Through social distancing, wearing masks and meeting outside, we have welcomed small groups to pray and commune at our fire pit. A small men’s group from Springfield, consisting of several Christian ministers, including friends Bill Toller of Just Faith and Patrick Murray of Nehemiah Ministries joined us on Veteran’s Day. Good friend Steve Tumolo and his wife Julene spent a weekend in the Hermitage.
Chloe Haydel Brown and Ellen Guerra, best friends since childhood in Indiana, volunteered for a month as WWOOFers. They brilliantly kept our garden humming as they put up almost a year’s worth of food. In Agape’s chapel, Chloe presented expert yoga classes for enlightenment and for sore muscles. Together, Ellen and Chloe provided inspiration, along with lively, conversational gift of presence.
A First- St. Francis Day Zoom
On October 3, 2020, over 100 people came together to celebrate Agape’s 31st annual (and first ever virtual) St. Francis Day entitled “Becoming Anti-Racist to Build Beloved Community During COVID-19 and the 2020 Election.” We transplanted the experience of Francis Day into the digital realm, opening a space for building community through deep listening, prayer, reflection, small group conversations and an evening session of poetry and song. In the morning session we listened to Sr. Melinda Pellerin, SSJ, a member of African-American Women Religious, Rev. Jonathan Betts (J.B.) Fields, an African-American preacher and poet, Julie Bradley and Edgar Hayes, a member of Agape’s Mission Council. These participants shared poignant narratives of fear and anger, about growing up Black in inner city neighborhoods. Steve and Nancy James related their experiences as white missionaries in Haiti, and Jeanelle Wheeler reflected on her college life at Brown University and her experiences of racism as a white student and teacher.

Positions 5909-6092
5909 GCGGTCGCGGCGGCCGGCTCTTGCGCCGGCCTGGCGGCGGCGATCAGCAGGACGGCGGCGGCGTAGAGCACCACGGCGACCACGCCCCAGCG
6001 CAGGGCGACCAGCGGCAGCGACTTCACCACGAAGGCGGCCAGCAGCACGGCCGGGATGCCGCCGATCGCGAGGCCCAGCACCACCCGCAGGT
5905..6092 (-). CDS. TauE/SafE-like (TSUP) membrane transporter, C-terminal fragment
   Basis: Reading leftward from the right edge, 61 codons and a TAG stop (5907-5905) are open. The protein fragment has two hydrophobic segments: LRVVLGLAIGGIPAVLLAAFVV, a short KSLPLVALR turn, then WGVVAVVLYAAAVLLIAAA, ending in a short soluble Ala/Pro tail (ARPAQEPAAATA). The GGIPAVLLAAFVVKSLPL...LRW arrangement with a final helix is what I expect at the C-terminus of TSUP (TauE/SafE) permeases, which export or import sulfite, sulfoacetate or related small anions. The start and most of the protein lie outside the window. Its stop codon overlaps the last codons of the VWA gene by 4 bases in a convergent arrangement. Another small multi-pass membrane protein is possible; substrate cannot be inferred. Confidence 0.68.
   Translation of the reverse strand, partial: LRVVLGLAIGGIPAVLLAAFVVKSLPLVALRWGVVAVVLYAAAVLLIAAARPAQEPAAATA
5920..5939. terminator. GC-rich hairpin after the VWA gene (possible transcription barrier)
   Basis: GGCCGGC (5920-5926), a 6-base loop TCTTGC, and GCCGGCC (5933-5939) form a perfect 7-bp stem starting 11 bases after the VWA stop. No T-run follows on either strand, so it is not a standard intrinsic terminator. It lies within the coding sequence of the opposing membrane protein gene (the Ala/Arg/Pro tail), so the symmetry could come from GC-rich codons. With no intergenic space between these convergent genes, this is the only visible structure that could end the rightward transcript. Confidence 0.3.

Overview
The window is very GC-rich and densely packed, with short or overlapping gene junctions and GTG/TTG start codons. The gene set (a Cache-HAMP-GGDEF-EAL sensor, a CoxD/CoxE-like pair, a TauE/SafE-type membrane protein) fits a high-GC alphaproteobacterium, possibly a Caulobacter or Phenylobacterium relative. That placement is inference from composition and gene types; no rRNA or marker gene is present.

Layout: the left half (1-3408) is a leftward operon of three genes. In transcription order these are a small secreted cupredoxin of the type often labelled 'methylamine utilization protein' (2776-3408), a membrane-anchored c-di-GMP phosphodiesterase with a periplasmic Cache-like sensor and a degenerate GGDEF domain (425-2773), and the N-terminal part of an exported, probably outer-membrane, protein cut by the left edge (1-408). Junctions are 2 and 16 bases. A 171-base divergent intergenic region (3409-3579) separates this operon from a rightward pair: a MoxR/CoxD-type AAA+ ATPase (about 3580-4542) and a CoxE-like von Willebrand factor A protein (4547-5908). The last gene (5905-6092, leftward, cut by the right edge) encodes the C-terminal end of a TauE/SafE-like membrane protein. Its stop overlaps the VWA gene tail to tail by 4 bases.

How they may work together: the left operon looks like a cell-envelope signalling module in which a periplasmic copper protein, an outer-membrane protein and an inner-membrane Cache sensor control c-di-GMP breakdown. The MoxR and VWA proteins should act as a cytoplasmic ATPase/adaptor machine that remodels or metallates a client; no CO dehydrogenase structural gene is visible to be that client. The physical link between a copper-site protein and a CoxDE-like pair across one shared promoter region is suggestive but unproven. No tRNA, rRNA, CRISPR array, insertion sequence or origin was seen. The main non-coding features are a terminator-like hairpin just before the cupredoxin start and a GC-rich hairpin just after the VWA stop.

October’s Full Coronavirus Calendar
Katya Freitas, recent graduate of Hofstra University arrived in early October for a two-month volunteer stint joined by a return visit from Brayton’s boyhood friend, Barry Winkelman. Together with Jim Robinson, and Agape core member, Dixon George, they kept the daily rhythm vital with prayer and homesteading on the land, closing up the garden, getting in wood for winter heat and supporting our evangelizing work in the Agape office.